'I want people to feel inspired': Cree woman shares story at inquiry into treatment of Indigenous people
Inquiry launched in Quebec about how Indigenous people are treated by police, doctors
A Whapmagoostui woman from the James Bay region of Quebec is hoping her story encourages people to stand "strong together" and engage with a provincial inquiry into the treatment of Indigenous peoples.
Natasia Mukash says in May 2016, she was discriminated against by hospital staff in Val d'Or, a community about 530 kilometres north of Montreal — and a hub for many Cree in small communities — after being medevaced there while having a miscarriage.
"I want people to feel inspired by saying, 'Yes, I can do this, I can speak up and I can make a change," said Mukash,
Last week, Mukash shared her story with the commission of the provincial inquiry, which is gearing up for its first set of hearings this June.
The inquiry's mandate leans on three words: "écoute, réconciliation et progrès", translated in English to "listen, reconciliation and progress."
"It's not just me who is going to make a change; it has to be a collective, it has to be a lot of people," Mukash said.
'We need people to participate'
The two-year inquiry in Quebec was launched in December 2016 with a focus on how Indigenous communities across the province are treated by various public services, including the police, justice and correctional services, youth protection as well as the health care system.
It was launched after months of public pressure in the aftermath of a Radio-Canada investigation by the french-language program Enquête, where several Indigenous women in Val d'Or came forward alleging provincial police officers abused them.
Christian Leblanc, the prosecutor in chief of the commission, says their door is "full-open" to people like Mukash, who feel they have not been treated well by these public services. The commission is limiting its work to the last 15 years.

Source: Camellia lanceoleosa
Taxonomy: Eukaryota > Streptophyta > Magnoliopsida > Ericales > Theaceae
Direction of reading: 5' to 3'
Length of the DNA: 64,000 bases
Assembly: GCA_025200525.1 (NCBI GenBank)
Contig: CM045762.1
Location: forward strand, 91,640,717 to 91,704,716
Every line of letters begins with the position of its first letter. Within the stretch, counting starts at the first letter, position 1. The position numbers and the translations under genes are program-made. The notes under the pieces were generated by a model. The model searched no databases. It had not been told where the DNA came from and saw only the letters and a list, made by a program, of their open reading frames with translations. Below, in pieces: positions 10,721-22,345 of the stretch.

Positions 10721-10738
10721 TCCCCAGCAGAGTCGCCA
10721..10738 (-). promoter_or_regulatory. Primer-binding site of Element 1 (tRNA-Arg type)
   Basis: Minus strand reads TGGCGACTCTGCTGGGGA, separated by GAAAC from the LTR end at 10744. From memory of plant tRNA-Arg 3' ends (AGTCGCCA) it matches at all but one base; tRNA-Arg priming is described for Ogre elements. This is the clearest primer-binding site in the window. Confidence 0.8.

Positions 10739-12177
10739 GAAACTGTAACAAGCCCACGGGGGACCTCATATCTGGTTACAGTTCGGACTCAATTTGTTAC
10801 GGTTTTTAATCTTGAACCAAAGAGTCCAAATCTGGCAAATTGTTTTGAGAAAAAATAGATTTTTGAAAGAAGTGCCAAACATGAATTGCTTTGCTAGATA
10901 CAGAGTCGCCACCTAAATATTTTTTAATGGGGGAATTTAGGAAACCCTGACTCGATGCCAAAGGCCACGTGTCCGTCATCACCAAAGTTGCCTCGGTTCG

"Our recommendations are going to be good only if people talk to us," said Leblanc. "I strongly believe there is historical context right now that is open to real change and we could do our part.
"For that we need people to participate. It's not going to work unless regular citizens, native citizens of Quebec, contact us and tell us their story."
'I was in pain. I was alone'
Mukash initially filed a complaint with the Cree Board of Health and Social Services and with the Val d'Or hospital back in 2016.
She says that's when she overheard nurses at the hospital saying she would not be seeing a doctor and would have to go to a hotel, despite being in extreme pain after 10 days of bleeding due to a miscarriage.
Mukash says the nurses were treating her differently than the other non-Indigenous patients at the hospital, until they learned she was fluent in French.
"I was sure that nurse was going to call security to drag me out of there because I was hysterical," said Mukash. "I was in pain. I was alone. Nobody should have to go through that ever, ever again."
Mukash says it was difficult to share the details of what happened to her publicly, but she's determined to see some good come from her experience.
Locals to collect stories in communities
The commission has hired a coordinator for Indigenous communities, Janet Mark, who's Cree and from Senneterre, Que., as well as a coordinator of Aboriginal Programs at the Université du Québec en Abitibi-Témiscamingue (UQAT).
It's also planning to hire local people to travel to the communities to collect stories in Indigenous languages.
The registration deadline for groups to become "full participants" during the inquiry is Apr. 27.
Being a full participant means groups such as the Cree Nation government, Cree Board of Health and Social Services or police force — to name a few — will have the right to be represented by a lawyer, to cross examine witnesses and to receive a copy of the final recommendations, among other benefits.
So far, only Quebec Native Women Inc. has registered.
with files from Christopher Herodier and Jaime Little